Incidentally, a similar story featured in today's Los Angeles Times - 'Therapy Dogs make the rounds in more healthcare settings', showing this is not a pratice confined to the UK. The LAT reports that "across the country, more than 10,000 trained person-plus-pet teams are registered in Pet Partners, a program established in 1990 by the Delta Society, a nonprofit organization that believes positive interactions with animals can improve people's health and well-being.",0,4456307.story

It is widely known that many people experience profound health benefits from spending time with dogs and cats. Animals encourage interaction in patients who wouldn’t usually get involved in social activity thus boosting their confidence and can have a very positive effect upon people with communication difficulties enabling them to particpate in the life of the community.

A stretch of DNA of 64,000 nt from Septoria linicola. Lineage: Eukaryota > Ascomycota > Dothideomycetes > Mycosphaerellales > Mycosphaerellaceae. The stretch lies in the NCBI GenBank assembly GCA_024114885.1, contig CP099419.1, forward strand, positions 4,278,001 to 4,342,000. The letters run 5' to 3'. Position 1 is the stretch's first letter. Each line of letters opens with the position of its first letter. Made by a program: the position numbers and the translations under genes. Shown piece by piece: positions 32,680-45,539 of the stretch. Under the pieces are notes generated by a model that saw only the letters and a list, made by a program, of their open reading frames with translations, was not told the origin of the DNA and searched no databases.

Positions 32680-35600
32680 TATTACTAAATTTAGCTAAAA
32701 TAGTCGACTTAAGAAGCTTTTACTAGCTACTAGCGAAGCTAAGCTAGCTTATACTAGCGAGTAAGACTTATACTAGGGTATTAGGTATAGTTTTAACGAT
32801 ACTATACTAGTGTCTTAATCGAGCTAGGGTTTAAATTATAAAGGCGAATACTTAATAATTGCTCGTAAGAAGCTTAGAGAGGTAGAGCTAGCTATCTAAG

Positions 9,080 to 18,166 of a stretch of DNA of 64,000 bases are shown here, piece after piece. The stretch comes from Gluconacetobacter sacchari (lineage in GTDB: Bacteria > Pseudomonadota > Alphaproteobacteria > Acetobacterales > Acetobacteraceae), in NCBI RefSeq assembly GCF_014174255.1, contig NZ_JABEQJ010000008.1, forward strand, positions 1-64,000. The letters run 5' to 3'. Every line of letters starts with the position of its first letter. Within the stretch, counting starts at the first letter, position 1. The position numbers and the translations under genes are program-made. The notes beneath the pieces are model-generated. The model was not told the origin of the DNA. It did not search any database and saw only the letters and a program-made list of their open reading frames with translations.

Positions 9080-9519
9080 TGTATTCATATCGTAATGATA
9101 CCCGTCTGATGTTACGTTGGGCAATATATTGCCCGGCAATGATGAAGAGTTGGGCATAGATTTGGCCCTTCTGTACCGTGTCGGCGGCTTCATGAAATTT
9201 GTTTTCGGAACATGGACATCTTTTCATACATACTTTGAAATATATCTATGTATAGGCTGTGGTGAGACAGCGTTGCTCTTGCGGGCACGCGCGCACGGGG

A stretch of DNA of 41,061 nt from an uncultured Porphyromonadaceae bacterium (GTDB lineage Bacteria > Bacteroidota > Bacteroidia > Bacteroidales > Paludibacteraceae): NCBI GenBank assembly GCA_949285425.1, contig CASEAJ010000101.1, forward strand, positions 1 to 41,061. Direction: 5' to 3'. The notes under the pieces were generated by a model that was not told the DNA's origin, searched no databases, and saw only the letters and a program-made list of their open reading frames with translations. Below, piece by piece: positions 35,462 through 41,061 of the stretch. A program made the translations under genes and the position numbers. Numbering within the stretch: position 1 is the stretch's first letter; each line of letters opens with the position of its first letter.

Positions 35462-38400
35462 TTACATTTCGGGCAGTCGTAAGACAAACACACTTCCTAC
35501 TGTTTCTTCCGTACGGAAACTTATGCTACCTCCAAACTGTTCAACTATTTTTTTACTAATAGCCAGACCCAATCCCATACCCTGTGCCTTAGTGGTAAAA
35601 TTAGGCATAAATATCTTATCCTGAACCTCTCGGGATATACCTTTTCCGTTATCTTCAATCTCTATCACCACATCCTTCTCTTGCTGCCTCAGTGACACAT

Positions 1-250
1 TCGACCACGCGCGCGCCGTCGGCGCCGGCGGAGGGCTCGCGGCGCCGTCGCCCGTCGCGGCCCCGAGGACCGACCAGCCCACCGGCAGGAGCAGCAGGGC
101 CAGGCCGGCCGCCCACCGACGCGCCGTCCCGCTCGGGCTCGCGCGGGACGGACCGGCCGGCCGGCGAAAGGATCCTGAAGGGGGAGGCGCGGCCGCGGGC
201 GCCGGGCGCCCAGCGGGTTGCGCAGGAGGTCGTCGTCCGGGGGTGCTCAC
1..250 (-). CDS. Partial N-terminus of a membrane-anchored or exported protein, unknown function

The question I would like to raise is: does the fact that pets can help people in such a way mean that access to pets could, whilst in a healthcare setting at least, be part of our human rights? Indeed this seems far fetched at first but it is possible to make some links. What about the right to companionship, for instanc? Or the right to particpate in community life (Art 29 (i) of the ICESCR)? Can we go even further?  Dr. Edward Creagan, interviewed as part of the LAT article , believes that pets are embedded in the soul of our humanity. Is he right? It is certainly something to think on...

Stepping Hill Hospital

It is extremely disturbing to hear the news that three people have died possibly as a result of saline medication being tampered with in Stepping Hill Hospital in Stockport. Understandably, the news reports are still a little vague as investigations remain underway. According to the Telegraph:
"Detectives believe the insulin was deliberately injected into the saline containers which were used by at least two wards but they say the deaths remain unexplained as they await post-mortem results." Read the full story at: